Referring to the mass displacement and resettlement of coastal communities, the tribunal said that the post-tsunami scenario had triggered a step-by-step violation of human rights, orchestrated by none other than the State government. In Tamil Nadu, the displacement process commenced with a spate of Government Orders, many of which apparently had objectives other than rehabilitation.

The tribunal said that coastal communities who had been residing within 200 metres of the High Tide Line [HTL] for years were suddenly to be relocated, ostensibly for reasons of safety. Most of the affected people had no choice but to move as the government refused to support housing reconstruction within 200 m of the HTL. Government Order 172 states that all the house owners of fully damaged and partly damaged katcha and pucca houses within 200 metres of the High Tide Line, will be given the choice to go beyond 200 metres and get a newly constructed house worth Rs.1.50 lakh free of cost. Those who do not choose to do so will be permitted to undertake the repairs on their own in the existing locations, but they will not be eligible for any assistance from the Government. The most affected were those who resided within this controversial 200 m of the HTL.

Despite the fact that the crucial link between housing and livelihood of coastal communities is well established and acknowledged, there were high rates of displacement of coastal communities from the coast on the pretext of safety, the tribunal observed.

In Tamil Nadu, more than 88 per cent of the entire land identified for the construction of houses in 11 coastal districts were at alternative sites. Only houses on 12 per cent were termed in situ as per the government records in the first phase of the States housing programme. Moreover, the proposed second phase of tsunami housing poses a deadly threat as it seeks to displace 5,556 houses under the Rajiv Gandhi Package for Tsunami Affected People, the tribunal said.

It added that in the coastal districts of Chennai and Thiruvallur the threat of relocation was serious because of the large number of families that were proposed to be displaced. In Chennai district there are plans to relocate 16,839 families to alternative sites situated in another district and about 15 to 25 kilometres away from their original places of habitation. In Thiruvallur district there are plans to relocate 6,635 families beyond 200 m from the HTL and an additional 6,435 families beyond 500 m from the HTL.

Coastal communities have many a time raised demands for in situ houses as they fear loss of their customary rights to the coast, which would also result in loss of their livelihood, the tribunal pointed out. It also recalled that in Campbell Bay in the island of Great Nicobar, five persons died during the process of forced eviction from temporary camps for purposes of resettlement in intermediate tin shelters. The Nicobarites have lived along the coast for centuries. The new shelters are built inland, and the roads connecting them to the jetty have not been completed.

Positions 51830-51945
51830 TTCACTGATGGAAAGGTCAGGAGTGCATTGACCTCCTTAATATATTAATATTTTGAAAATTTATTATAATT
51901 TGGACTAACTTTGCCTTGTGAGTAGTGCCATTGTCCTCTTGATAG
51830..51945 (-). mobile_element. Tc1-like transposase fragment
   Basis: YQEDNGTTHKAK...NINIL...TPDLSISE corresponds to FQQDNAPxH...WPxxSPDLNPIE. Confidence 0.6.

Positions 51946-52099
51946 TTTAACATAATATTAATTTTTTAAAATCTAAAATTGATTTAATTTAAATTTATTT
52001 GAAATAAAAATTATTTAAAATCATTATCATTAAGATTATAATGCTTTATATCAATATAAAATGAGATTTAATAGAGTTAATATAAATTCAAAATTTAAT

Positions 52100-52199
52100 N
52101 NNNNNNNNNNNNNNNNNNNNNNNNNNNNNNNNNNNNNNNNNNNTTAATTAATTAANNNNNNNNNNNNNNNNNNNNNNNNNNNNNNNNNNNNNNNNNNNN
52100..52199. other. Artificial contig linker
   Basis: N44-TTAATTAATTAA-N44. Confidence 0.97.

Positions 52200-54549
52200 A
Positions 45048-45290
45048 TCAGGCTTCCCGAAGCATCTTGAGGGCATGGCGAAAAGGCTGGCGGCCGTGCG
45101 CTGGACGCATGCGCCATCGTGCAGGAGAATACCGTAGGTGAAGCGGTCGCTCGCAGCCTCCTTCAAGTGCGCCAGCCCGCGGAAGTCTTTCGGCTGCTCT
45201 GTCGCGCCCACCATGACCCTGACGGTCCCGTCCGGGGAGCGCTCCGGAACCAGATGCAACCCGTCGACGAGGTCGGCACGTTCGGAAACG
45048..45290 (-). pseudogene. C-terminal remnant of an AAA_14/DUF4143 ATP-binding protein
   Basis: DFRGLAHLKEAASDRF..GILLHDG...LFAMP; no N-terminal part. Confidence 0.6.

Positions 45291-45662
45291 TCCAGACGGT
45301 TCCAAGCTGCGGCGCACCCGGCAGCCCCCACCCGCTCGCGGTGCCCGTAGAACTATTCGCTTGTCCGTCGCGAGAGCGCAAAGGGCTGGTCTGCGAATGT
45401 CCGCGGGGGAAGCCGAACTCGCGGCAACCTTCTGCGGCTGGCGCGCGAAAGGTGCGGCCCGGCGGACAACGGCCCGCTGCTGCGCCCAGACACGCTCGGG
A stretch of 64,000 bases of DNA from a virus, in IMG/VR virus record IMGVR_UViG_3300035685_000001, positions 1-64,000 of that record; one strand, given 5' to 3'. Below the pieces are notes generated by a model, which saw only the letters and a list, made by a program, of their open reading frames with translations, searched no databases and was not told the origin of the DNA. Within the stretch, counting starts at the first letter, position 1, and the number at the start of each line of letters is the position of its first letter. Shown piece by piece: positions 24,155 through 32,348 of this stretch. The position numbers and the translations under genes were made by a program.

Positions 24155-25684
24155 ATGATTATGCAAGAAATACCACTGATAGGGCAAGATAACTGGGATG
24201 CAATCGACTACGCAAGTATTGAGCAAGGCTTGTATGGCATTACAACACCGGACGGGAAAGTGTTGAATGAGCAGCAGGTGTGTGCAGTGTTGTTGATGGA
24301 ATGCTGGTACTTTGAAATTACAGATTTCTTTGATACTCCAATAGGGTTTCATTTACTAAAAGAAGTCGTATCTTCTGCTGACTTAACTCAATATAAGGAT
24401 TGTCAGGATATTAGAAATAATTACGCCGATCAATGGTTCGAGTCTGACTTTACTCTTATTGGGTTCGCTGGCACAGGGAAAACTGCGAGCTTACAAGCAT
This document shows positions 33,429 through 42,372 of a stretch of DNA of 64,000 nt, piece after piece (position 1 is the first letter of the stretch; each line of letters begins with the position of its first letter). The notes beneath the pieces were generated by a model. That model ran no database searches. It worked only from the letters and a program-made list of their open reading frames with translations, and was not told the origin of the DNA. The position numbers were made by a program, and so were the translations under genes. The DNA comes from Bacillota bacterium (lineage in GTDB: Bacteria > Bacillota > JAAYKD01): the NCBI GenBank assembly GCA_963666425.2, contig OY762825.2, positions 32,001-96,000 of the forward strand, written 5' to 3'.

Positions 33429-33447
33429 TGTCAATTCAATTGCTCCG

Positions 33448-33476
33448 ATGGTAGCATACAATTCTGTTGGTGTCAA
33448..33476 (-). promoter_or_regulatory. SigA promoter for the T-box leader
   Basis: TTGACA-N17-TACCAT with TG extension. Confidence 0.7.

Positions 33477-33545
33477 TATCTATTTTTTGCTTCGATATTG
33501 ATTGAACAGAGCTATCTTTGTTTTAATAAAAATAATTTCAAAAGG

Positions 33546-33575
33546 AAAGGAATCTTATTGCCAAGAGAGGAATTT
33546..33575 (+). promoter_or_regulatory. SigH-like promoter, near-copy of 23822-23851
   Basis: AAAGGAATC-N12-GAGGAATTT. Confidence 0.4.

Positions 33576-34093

Another issue highlighted by the tribunal is the absence of basic infrastructure in the tsunami housing package. Water, electricity, transportation, schools, shops selling essential articles under the public distribution system, and primary health centres are not available in many of the new habitations. The tribunal observed: Displaced populations face further marginalisation.

It added that while on the one hand their livelihood was at stake as they had been displaced from their original places of residence, on the other the inadequate infrastructure and living conditions were draining whatever income they had earned earlier. They had to buy drinking water because there was no supply of pure drinking water. The relocated people are forced to live in artificial settlements where inter-community strifes and a host of other social problems occur. The new habitations are devoid of transportation facilities and access to health care centres and schools, and this leads to an increase in the drop-out rate in schools and negative health effects on the population. The tribunal refers to a case of non-supply of electricity to temporary shelters at Wandoor in Port Blair for one full year.

The tribunal also criticised the State for its inadequate and discriminatory housing policy. It took strong exception to the violation of norms concerning provision of houses to the people and international covenants on housing and the denial of the right to decent and adequate housing. It also stressed the need to end discrimination in rehabilitation and to protect especially human rights of women, children, Dalits and tribal people, besides ensuring the fishing communities right to the coast.

A letter from the Editor


Dear reader,

The COVID-19-induced lockdown and the absolute necessity for human beings to maintain a physical distance from one another in order to contain the pandemic has changed our lives in unimaginable ways. The print medium all over the world is no exception.

As the distribution of printed copies is unlikely to resume any time soon, Frontline will come to you only through the digital platform until the return of normality. The resources needed to keep up the good work that Frontline has been doing for the past 35 years and more are immense. It is a long journey indeed. Readers who have been part of this journey are our source of strength.

Subscribing to the online edition, I am confident, will make it mutually beneficial.

Sincerely,

R. Vijaya Sankar

Editor, Frontline

Support Quality Journalism
This article is closed for comments.
Please Email the Editor
×